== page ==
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Model UN at SIS Gains Accolades

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Model UN 2015

This fall has been a busy one for American University’s (AU) Model United Nations team, but none of its members seem to be complaining. On the contrary, this group of undergraduates from across the campus has been having a great time competing at some of the nation’s top universities.

The American University International Relations Society (AMIRS) is a student-run organization that, with the support of the School of International Service (SIS), organizes AU’s Model UN team.

I am the Model UN faculty advisor and team coach. The thing that I like most about Model UN is what sets it apart from debate. In debate, in order to be the best, you have to make the best argument. In Model UN, the best delegates have to do much more: they have to listen, empathize, strategize, and find ways to work with others to solve problems. In that sense, Model UN is a perfect fit with the SIS mission.

Indeed, some of the best delegates at two of the nation’s top MUN conferences were from AU. In October, the AU team participated at Georgetown’s National Collegiate Security Conference. Oksana Ryjouk, SIS/BA ’18, Maryeliz Kelleher, SIS/BA ’17, Charles Outlaw, SIS/BA ’17, Hemza Hajyousif, SIS/BA ’18, and Ben Shaver, SIS/BA ’18, all won awards in their committees.

More recently, the team attended one of the largest collegiate conferences at the University of Pennsylvania, where it represented Iran. Once again, the AU team brought back an impressive number of awards:
• Head delegate Caroline Rose, SIS/BA ’18, and Alex Davis, SIS/BA ’18, were recognized in the UN Disarmament and Security Committee.
Jeremy Landin, SIS/BA ’16, and Julia Clark, SIS/BA ’19, were similarly acknowledged in the UN Social and Humanitarian Committee.
Vyette Tiya, SIS/BA ’19, grabbed a top honor in the UN Committee on the Status of Women.
• Shaver and Ryjouk took home awards for their efforts in a simulation of the crisis in Syria.

In all, more than half of the students on this fall’s team have been recognized for excellence.

“I’m proud of what we’ve done this fall and I’m excited for what we can do together next spring. Most importantly, we’re having a great time doing it and we’re getting our name out there,” says Rose.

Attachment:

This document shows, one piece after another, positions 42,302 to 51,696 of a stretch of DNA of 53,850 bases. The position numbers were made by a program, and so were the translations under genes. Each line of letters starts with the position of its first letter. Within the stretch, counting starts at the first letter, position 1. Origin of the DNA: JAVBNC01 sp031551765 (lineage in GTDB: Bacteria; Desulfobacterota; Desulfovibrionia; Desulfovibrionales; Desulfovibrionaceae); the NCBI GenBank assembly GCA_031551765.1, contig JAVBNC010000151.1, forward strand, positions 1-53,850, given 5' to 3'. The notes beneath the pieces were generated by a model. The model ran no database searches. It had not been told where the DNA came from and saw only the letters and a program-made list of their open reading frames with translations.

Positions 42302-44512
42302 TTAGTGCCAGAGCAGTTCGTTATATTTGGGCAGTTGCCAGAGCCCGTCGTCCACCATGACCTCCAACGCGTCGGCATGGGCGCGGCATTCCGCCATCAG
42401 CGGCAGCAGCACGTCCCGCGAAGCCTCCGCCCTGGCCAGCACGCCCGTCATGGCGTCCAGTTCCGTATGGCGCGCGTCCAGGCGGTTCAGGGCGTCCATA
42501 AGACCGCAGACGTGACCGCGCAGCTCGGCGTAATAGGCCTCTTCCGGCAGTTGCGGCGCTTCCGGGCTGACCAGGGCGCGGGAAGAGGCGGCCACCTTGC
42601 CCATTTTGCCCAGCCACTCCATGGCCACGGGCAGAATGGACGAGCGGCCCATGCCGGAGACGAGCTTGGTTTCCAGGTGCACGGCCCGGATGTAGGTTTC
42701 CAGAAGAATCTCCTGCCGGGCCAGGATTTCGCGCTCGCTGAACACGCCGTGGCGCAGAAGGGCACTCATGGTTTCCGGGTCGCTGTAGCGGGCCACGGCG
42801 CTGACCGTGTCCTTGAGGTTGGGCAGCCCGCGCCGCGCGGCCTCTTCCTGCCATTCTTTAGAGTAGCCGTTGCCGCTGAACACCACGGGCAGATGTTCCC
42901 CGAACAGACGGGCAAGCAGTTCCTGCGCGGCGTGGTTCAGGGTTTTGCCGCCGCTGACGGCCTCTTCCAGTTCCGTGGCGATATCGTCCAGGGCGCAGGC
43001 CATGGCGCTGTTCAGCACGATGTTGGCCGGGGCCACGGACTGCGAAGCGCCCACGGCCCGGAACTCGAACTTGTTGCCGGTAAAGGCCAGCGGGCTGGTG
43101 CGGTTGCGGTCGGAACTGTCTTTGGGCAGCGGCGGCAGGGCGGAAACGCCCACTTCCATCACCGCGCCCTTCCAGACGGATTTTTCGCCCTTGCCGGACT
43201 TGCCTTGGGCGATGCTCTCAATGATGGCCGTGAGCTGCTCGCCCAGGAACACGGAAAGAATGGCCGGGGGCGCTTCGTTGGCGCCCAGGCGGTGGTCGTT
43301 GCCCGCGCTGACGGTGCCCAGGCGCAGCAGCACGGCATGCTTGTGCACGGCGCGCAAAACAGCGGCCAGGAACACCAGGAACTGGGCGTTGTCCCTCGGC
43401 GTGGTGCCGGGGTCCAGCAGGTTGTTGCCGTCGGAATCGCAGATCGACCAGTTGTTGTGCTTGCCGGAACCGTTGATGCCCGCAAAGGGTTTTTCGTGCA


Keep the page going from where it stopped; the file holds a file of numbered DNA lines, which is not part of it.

Rose and her teammates will head to Montreal next, where they will engage some of the best MUN programs in North America at a late January conference at McGill University. Rounding out the spring semester will be trips to the US Military Academy for the West Point Model UN Invitational and to NYU for its annual NYUMUNC.

Model UN at AU doesn’t stop there, however. AMIRS also hosts two annual high school conferences at SIS.

According to AMIRS CEO Katie Szabo, “our goal is to encourage young people to become more involved in global affairs. We do this by organizing conferences that are intimate, yet draw on the strengths of being at SIS and in our nation’s capital.”

Last month, AMIRS held AmeriMUNC, a one-day capacity building conference for new and emerging Model UN programs in the greater Washington area. Next April, AMIRS will convene the third annual Washington International Relations Conference (WIRC), a nationally recognized Model UN conference attended by schools from across the United States and abroad.

WIRC Secretary-General Bailey Roe, SIS/BA ’17, is responsible for organizing the conferences and for managing a staff of over forty student volunteers from all of AU’s schools.

“These conferences are a huge undertaking, but they’re also a way for globally-aware people to get together and support one another,” says Roe. “The work is worth it. Model UN is one way for us to build the skills we’ll need to be the next generation of global leaders.”

Beyond Model UN, AMIRS holds weekly discussions on global topics. It also sponsors the AU chapter of the United Nations Association of the United States of America (UNA-USA.) Needless to say, the students behind Model UN are as busy as ever and they’re making a positive impact.

For more information about AMIRS and the AU Model UN team, visit their website and follow them on Twitter at @SIS_AMIRS.

Mislan is an assistant professor at SIS.